Senator Patrick Leahy, (left, at podium) speaks at a commemoration on Capitol Hill of this year’s 25th anniversary of the Forest Legacy Program and other initiatives that help states and communities conserve forest land. The Senator authored forest conservation programs that he first included in the 1990 Farm Bill, when he chaired the Senate Committee on Agriculture, Nutrition, and Forestry. Photo courtesy of Jay Tilton, office of Senator Leahy.
Patrick Leahy is Vermont’s senior U.S. senator and led in authoring forest conservation programs that he first included in the 1990 Farm Bill, when he chaired the Senate Committee on Agriculture, Nutrition, and Forestry. Robert Bonnie is USDA’s undersecretary for natural resources and environment. This week they headed a commemoration on Capitol Hill of this year’s 25th anniversary of the Forest Legacy Program and other initiatives that help states and communities conserve forest land. Wayne Maloney, Office of Communications
Twenty-five years ago, the Senate’s 1990 Leahy-Lugar Farm Bill authorized the creation of three pivotal forestry programs that today are a resounding success. The Forest Legacy, Forest Stewardship and Urban and Cooperative Forestry Programs help private and state forest landowners keep their forests healthy. That in turn supports tens of thousands of jobs, benefiting rural and urban communities across the nation. This week we joined in a celebration in the Capitol Hill Visitors Center marking this milestone. Read more »
Winter waters rush through the West Fork of the San Gabriel River. (U.S. Forest Service photo)
The term “open-space” can mean so many different things to an Angelino. It can mean finding a rare open parking spot downtown, finding an open reservation at the newest, trendy restaurant, or it can mean escaping the overwhelming congestion of Greater Los Angeles into its “backyard”: The Angeles National Forest and the newly designated San Gabriel Mountains National Monument.
When Angelinos and tourists from various parts of the world trade the congestion on the highways for the feel of an open trail, it provides relief from the daily grind that lies only 60 minutes away from the metropolitan area. Read more »
The foothill yellow-legged frog breeds exclusively in streams and prefers warm stream edges. Photo by Amy Lind, U.S. Forest Service.
For the foothill yellow-legged frog, breeding can be a challenging matter.
It is the only true frog in western North America that breeds exclusively in streams, preferring warm stream edges. Its eggs can be swept away with spring rains and rapid currents, so a relatively long breeding season allows mates to wait until weather and water conditions offer the best chance for eggs to develop and hatch in this dynamic environment.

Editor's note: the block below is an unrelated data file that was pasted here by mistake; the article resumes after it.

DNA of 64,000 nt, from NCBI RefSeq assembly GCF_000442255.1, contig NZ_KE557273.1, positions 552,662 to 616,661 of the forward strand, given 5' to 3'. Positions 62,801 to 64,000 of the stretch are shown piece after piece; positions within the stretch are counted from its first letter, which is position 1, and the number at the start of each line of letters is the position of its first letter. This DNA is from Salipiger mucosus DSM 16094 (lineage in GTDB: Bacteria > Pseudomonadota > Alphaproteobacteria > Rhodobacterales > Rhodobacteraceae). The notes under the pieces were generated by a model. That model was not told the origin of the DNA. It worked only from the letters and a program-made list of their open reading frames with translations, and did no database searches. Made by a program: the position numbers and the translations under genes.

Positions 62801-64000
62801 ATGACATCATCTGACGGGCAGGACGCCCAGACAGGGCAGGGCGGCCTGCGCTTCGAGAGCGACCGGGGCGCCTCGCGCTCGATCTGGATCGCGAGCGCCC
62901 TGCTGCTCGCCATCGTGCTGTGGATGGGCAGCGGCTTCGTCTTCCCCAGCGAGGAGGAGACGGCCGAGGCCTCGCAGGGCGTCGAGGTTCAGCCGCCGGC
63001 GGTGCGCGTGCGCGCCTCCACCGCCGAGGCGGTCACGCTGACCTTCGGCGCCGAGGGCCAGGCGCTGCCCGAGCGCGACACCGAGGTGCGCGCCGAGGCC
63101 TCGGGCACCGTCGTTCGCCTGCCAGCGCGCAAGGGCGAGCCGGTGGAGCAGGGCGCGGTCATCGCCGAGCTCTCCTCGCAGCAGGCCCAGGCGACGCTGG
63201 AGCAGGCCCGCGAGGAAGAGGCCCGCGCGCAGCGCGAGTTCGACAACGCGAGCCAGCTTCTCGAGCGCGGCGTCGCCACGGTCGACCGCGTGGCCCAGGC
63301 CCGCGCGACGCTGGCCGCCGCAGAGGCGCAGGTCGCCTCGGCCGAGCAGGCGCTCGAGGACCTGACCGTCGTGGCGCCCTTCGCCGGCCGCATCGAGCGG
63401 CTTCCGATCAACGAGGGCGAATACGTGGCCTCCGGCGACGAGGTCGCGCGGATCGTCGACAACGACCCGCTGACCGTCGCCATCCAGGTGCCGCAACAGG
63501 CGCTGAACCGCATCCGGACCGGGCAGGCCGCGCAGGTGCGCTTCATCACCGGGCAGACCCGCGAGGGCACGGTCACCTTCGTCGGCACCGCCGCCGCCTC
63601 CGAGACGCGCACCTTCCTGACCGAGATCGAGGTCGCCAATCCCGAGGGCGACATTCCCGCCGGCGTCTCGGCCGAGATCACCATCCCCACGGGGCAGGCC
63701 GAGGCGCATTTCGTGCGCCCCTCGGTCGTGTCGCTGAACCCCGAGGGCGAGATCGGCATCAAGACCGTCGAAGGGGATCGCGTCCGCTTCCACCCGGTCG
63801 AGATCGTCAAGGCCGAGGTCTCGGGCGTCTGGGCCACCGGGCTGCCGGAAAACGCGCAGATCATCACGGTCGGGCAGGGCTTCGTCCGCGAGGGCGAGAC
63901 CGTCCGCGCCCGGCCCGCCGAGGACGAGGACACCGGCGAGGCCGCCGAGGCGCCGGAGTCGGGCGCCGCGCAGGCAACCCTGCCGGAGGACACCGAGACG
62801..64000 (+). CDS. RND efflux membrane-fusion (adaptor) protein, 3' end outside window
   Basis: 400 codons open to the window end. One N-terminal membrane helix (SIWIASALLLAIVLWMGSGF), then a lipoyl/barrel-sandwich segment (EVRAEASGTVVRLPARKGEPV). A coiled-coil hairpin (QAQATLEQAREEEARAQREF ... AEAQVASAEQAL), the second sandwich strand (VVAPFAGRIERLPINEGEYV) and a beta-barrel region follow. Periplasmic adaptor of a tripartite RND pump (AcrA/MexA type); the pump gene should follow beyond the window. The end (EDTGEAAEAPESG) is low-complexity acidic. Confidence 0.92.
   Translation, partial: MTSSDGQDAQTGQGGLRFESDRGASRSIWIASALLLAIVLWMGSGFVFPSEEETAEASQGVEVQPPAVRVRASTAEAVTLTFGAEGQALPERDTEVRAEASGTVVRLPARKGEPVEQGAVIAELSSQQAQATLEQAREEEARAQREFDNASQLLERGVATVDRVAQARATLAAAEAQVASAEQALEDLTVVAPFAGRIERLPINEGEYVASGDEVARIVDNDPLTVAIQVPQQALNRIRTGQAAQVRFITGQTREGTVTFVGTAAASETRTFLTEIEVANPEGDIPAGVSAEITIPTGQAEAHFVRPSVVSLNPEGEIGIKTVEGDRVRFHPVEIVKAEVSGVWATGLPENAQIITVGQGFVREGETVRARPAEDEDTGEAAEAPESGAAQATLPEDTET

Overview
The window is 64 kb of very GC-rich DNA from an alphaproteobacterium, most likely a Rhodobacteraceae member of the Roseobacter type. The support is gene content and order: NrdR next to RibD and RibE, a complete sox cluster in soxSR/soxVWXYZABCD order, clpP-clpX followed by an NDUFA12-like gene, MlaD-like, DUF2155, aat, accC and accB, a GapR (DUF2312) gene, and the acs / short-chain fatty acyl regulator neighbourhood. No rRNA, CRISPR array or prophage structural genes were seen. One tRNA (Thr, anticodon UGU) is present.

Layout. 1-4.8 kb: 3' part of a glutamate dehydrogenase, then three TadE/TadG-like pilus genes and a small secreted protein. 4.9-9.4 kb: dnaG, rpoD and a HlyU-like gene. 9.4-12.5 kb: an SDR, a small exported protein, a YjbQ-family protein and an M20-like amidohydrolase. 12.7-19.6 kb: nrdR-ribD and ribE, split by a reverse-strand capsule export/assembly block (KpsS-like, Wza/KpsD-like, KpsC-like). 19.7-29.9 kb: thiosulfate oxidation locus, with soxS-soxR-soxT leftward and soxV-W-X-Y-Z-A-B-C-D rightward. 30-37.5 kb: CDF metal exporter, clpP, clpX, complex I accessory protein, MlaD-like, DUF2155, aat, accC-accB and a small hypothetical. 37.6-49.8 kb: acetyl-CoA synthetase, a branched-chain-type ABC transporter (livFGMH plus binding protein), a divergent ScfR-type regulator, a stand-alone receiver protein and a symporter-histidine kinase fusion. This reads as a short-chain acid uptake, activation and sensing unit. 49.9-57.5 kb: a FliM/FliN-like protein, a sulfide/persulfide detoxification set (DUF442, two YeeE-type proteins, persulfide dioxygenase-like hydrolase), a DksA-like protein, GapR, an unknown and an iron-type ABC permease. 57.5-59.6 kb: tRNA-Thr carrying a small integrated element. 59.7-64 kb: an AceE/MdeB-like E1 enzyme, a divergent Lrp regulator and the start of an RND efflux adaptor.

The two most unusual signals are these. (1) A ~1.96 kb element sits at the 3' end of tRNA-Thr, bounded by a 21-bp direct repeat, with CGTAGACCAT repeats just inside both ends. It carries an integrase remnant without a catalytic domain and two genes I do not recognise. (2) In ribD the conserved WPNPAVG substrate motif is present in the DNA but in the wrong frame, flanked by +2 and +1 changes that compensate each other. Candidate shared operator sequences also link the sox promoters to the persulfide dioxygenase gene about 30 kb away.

But yellow-legged frogs face a new challenge in a Northern California river managed for agriculture, energy, and habitat for steelhead, Chinook salmon and coho salmon. Read more »
The Chippewa National Forest in Minnesota hosted eight youth ages 15 to 18 in the paid summer employment Youth Conservation Corps program, to accomplish forest management goals, including removing invasive species, clearing brush, picking up trash, trimming back brush, and planting elm trees to increase tree diversity. Photo Credit: US Forest Service/ Michelle Heiker
As a young man, Tom Tidwell had a summer job with the Forest Service as a member of a Youth Conservation Corps crew. Today, he is Chief of the Forest Service, overseeing an agency of forty thousand employees that honors a mission to sustain the health, diversity, and productivity of the nation’s forests and grasslands to meet the needs of present and future generations.
Chief Tidwell’s story is not entirely unique. There are other leaders in the Forest Service who were introduced to the agency through Youth Conservation Corps, including National Forest System Deputy Chief Leslie Weldon and a host of other Forest Service employees. Read more »
An undated photo of Black Elk who lived from 1863 to 1950. He was known amongst his people as Heȟáka Sápa and was a famous wičháša wakȟáŋ or medicine man and holy man of the Oglala Lakota and Sioux tribes.
Earth Day is April 22 and on this unique and special day the U.S. Forest Service is celebrating our nation’s forests and grasslands. Looking from space, the world has been described as the great blue planet. But you don’t need to travel beyond our atmosphere to see the Earth for what it is — a planet rich with vibrant life. And, sadly, it is facing one of its greatest challenges — the destructive impacts of a changing climate.
Today I offer an indigenous view of what many Native Americans refer to as Mother Earth from Black Elk who lived from 1863 to 1950. Black Elk, known amongst his people as Heȟáka Sápa, was a famous wičháša wakȟáŋ or medicine man and holy man of the Oglala Lakota and Sioux tribes. Read more »
Jo Santiago, a U.S. Forest Service Wildlife Biologist who educates the public on birds through live demonstrations, shows off a Red-tailed Hawk during the “Wings Across America” event. (Photo by Sean Kelley)
When it comes to the U.S. Forest Service, it’s not always about trees.
Sometimes it’s all about the birds, the dragonflies and the butterflies. Oh, and the bats. At least, that’s what it was all about during a ceremony last month recognizing some great contributions from U.S. Forest Service and partner organizations to the Wings Across the Americas program in the past year.
In a festive event held in Omaha, Nebraska, as part of the 80th North American Wildlife and Natural Resources Conference, U.S. Forest Service employees and agency partners received shout-outs for outstanding efforts supporting migratory species across the nation and beyond. Read more »